2015 Cadillac Escalade / Escalade ESV
When the Cadillac product team describes it as “the Escalade of Escalades,” you can surmise that this 2015 model-year redesign was not a rethinking of the brand’s three-row, body-on-frame SUV. The Escalade remains the Cadillac of GM’s new full-size truck platform, GMT K2, related to Chevrolet’s Tahoe and Suburban and the GMC Yukon brothers big and bigger. As before, there are actually twin Escalades, the 116-inch-wheelbase model and the Suburban-sized Escalade ESV, which gets a 14-inch stretch. Cadillac isn’t saying much about the third member of the family that disappeared after the 2013 model year, the flamboyant Escalade EXT pickup. Perhaps it ran off to Hollywood.
The remaining members of the family seem headed in the opposite direction, with sharper and more conservative styling to better blend in around upscale communities. The Escalade now seems apiece with the full-size XTS and the brand’s other sedans, mature in their decade-long evolution of Cadillac’s Art and Science design language. From a distance, the high beltline, rectilinear greenhouse, and forward-canted C-pillar manifest the look of a vintage Fleetwood station wagon. Of course such a thing never actually existed, at least not officially, and anyway, the illusion breaks once you get close enough to recognize the Escalade’s larger-than-life size.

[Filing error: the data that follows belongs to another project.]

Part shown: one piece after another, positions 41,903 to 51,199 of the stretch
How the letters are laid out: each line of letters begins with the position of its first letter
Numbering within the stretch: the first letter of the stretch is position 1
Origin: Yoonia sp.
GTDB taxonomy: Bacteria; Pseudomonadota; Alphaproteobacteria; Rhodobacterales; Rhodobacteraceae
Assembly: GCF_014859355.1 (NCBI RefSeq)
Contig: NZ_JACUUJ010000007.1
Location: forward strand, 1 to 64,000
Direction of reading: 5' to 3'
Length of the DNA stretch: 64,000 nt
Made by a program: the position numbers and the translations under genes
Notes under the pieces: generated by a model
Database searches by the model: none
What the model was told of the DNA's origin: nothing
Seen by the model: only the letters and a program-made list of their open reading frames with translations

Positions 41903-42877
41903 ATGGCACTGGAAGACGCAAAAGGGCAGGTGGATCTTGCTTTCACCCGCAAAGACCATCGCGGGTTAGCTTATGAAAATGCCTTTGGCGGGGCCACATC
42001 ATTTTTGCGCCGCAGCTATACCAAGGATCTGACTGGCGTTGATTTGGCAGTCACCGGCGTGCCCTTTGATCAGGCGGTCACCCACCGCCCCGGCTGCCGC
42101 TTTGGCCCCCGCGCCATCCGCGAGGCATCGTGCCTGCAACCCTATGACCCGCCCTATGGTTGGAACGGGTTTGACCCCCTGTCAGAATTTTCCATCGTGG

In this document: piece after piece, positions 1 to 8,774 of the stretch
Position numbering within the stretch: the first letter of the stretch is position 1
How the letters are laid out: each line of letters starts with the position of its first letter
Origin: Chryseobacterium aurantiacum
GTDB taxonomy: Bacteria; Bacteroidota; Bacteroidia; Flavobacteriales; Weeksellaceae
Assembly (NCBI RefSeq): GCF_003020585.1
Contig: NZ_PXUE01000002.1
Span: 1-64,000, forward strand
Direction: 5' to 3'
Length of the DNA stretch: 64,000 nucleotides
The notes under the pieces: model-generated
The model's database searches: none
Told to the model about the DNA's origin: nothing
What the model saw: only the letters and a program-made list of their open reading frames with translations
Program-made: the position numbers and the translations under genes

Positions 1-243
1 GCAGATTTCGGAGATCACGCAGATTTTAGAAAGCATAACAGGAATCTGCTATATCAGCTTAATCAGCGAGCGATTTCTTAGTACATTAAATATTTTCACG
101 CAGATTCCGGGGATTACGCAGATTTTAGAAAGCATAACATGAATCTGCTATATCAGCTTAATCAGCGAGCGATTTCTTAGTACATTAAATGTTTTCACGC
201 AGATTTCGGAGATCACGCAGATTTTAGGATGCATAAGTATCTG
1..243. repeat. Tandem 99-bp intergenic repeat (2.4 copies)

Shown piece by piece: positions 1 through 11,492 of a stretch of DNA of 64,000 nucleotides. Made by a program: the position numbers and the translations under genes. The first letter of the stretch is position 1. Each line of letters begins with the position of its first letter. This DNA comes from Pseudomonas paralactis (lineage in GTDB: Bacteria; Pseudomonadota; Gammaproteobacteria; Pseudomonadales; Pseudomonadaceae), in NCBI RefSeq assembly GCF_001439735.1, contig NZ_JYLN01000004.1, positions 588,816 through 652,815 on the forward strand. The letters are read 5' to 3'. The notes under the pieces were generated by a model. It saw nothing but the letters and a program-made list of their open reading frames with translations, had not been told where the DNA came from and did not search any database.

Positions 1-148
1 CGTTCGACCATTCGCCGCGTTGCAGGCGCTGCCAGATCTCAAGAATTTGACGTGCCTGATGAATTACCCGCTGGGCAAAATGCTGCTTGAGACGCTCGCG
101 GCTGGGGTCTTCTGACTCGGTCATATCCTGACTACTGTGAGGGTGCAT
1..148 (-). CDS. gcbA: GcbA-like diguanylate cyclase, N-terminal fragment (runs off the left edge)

Small has never been a Cadillac virtue, so even in our downsizing world the Escalade keeps growing. The new version is 1.4 inches longer, 1.5 inches wider, and weighs just a few pounds more than the outgoing model. A new, direct-injected 6.2-liter V-8 produces 17 more horses and 43 extra lb-ft of torque. Yet this 420-hp engine, shared with Denali-spec GMC Yukons, delivers better fuel economy. EPA estimates go up by 1 mpg in the city and 2–3 mpg on the highway, though even the highest-rated model, a short-wheelbase rear-driver, still only manages 17 combined.
The Cadillacs and GMCs share the rest of their mechanical packages as well, including a live rear axle, magnetorheological dampers, and a new electric power-steering system. The Escalades get an optional sport mode to stiffen up the shocks, but the ride is firm and controlled enough without engaging it. Weighty steering and a firm brake pedal accurately translate driver inputs, while offering excellent communication for such a big vehicle. If you steer this Titanic into an iceberg, you’ll have only yourself to blame.
Inside, the Escalade’s leather-wrapped interior looks like something fit for a super-sized CTS. There’s plenty of square footage for seven passengers (or eight if the second-row buckets are replaced with a bench) to dissociate with their smartphones. The driver even gets screen time, thanks to a 12.3-inch display that replaces the conventional gauges in the instrument panel. As with its platform mates, the Cadillac version offers a roomier front seat than before, the short-wheelbase model gets larger rear door openings to make climbing in and out easier, and a raised cargo floor allows the powered third row to fold flat.